The parasympathetic division is part of the autonomic nervous system—the part of the nervous system that works automatically (autonomously), without a person's conscious effort, to regulate internal body processes.

The parasympathetic division regulates body process during ordinary situations. Generally, it conserves and restores. For example, it slows the heart rate and decreases blood pressure. It stimulates the digestive tract to process food and eliminate wastes.

Both the sympathetic and parasympathetic divisions are involved in sexual activity, as are the parts of the nervous system that control voluntary actions and transmit sensation from the skin (somatic nervous system).

Divisions of the Autonomic Nervous System

Heart rate and force of heart contractions

Release of energy stored in the liver

The speed at which energy is used to perform body functions while a person is at rest (basal metabolic rate)

Widens the airways to make breathing easier

Decreases functions that are less important in an emergency (such as digestion and urination)

Controls the release of semen (ejaculation)

Stimulates the digestive tract to process food and eliminate wastes (in bowel movements)

Two chemical messengers (neurotransmitters) are used to communicate within the autonomic nervous system:

Nerve fibers that secrete acetylcholine are called cholinergic fibers. Fibers that secrete norepinephrine are called adrenergic fibers. Generally, acetylcholine has parasympathetic (inhibiting) effects and norepinephrine has sympathetic (stimulating) effects. However, acetylcholine has some sympathetic effects. For example, it sometimes stimulates sweating or makes the hair stand on end.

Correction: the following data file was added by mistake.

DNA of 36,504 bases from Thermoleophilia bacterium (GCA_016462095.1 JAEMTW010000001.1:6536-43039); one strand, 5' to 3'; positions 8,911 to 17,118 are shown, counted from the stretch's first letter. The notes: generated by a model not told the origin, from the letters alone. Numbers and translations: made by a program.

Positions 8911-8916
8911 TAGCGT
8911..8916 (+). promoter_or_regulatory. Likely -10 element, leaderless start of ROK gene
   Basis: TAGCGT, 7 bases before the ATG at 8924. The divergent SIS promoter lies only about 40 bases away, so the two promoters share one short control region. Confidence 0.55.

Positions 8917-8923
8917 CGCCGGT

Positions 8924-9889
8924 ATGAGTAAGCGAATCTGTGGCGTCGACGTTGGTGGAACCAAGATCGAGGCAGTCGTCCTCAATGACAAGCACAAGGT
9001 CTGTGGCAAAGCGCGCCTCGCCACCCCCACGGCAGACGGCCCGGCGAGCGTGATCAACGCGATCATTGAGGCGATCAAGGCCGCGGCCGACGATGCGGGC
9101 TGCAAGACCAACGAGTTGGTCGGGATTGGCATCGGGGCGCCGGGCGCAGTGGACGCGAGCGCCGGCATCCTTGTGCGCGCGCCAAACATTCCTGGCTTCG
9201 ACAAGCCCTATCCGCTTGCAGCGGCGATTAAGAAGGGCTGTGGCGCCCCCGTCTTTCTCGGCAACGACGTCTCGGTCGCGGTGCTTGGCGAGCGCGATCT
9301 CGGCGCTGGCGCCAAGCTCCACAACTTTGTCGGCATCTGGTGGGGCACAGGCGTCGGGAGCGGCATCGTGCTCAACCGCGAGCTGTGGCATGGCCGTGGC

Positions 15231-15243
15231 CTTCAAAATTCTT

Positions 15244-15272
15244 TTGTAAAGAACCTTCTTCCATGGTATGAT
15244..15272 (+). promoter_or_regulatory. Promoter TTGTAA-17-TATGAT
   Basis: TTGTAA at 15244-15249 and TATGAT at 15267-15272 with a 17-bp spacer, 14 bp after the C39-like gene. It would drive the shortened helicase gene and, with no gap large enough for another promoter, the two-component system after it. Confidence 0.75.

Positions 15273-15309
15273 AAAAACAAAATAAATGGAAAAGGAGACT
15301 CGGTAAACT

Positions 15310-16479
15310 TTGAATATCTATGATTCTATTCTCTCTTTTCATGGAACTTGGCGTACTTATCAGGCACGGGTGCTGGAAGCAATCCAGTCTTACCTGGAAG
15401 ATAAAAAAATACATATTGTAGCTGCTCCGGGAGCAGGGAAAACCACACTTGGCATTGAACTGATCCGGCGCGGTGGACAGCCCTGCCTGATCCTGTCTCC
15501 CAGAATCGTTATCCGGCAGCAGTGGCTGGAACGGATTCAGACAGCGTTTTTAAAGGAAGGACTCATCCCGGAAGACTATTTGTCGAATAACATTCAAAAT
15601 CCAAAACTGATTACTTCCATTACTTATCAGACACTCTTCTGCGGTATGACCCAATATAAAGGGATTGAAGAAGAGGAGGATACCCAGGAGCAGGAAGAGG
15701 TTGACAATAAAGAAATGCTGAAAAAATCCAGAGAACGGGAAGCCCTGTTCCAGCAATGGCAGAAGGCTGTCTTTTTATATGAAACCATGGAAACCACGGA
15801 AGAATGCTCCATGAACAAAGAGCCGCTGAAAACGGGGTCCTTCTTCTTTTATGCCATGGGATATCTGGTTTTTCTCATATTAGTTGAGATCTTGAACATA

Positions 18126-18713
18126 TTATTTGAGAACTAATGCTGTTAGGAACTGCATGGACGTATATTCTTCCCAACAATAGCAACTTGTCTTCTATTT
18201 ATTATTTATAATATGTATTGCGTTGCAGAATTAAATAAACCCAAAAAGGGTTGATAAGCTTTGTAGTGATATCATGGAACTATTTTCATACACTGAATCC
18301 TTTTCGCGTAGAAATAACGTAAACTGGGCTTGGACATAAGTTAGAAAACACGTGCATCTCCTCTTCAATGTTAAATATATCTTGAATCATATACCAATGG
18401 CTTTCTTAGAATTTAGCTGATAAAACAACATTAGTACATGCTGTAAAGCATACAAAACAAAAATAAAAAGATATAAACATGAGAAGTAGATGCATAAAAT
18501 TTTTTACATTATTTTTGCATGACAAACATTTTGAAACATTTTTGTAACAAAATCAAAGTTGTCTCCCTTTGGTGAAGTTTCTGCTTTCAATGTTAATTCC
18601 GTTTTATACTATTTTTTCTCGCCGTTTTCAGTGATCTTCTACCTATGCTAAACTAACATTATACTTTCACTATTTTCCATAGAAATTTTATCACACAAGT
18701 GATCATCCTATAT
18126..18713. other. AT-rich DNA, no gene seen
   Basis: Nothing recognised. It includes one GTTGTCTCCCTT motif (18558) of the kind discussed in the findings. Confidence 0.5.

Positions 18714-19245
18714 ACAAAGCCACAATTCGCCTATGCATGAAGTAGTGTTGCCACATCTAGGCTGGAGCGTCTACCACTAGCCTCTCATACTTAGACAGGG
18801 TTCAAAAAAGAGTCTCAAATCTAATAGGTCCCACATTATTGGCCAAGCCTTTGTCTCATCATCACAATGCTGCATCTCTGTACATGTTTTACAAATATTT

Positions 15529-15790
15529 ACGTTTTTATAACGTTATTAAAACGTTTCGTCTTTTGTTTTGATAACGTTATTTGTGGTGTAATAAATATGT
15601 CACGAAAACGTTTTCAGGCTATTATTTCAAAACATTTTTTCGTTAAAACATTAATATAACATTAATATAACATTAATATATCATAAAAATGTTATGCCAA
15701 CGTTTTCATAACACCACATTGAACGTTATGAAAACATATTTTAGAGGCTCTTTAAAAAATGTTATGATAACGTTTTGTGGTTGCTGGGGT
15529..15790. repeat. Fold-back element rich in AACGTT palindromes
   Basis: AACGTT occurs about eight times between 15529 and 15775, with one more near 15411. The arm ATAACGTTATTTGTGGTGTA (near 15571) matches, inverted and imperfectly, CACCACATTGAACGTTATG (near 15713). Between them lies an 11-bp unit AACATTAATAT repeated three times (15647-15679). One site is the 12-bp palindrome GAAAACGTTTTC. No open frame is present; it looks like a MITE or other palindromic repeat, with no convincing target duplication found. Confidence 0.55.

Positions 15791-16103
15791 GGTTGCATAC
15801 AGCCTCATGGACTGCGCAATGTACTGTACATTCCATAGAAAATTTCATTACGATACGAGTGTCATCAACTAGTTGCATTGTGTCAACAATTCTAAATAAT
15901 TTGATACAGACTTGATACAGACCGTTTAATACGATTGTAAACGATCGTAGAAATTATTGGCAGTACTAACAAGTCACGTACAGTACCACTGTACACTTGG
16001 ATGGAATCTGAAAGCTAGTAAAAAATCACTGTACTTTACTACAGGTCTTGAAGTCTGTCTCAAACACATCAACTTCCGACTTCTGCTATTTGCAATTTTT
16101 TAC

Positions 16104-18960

Surgical Considerations

Horner syndrome is a mild, rare condition often presenting with unilateral ptosis, miotic, but a reactive pupil, and facial anhidrosis secondary to sympathetic nerve damage in the oculosympathetic pathway.[46] This damage may have a central cause such as infarction of the lateral medulla, or peripheral such as from damage secondary to thoracic surgery or from partial/total resection of the thyroid gland.[46][47] More centralized lesions tend to correlate with a constellation of symptoms that include Horner syndrome.[46] For more information, please see the associated StatPearls articles, here.[48][49] 

Hyperhidrosis is a common disease characterized by excessive sweating, primarily of the face, palms, soles, and/or axilla. While the cause of primary hyperhidrosis is not fully understood, it has been attributed to increased cholinergic stimulation. Treatment can be either clinical or surgical.[50] Treatment on the clinical side centers on anticholinergic agents such as topical glycopyrrolate or oral oxybutynin, or less commonly, alpha-adrenergic agonists such as clonidine, calcium channel blockers, or gabapentin.[50][51] The most common and permanent surgical technique is the resection, ablation, or clipping of the thoracic sympathetic chain. While permanent, the procedure may lead to compensatory hyperhidrosis in a small number of individuals. These hyperhidrosis symptoms are the same if not more severe than prior to the procedure due to possible overcompensation by the hypothalamus. Research has demonstrated that surgical reconstruction of the sympathetic chain can reduce this compensatory response.[52]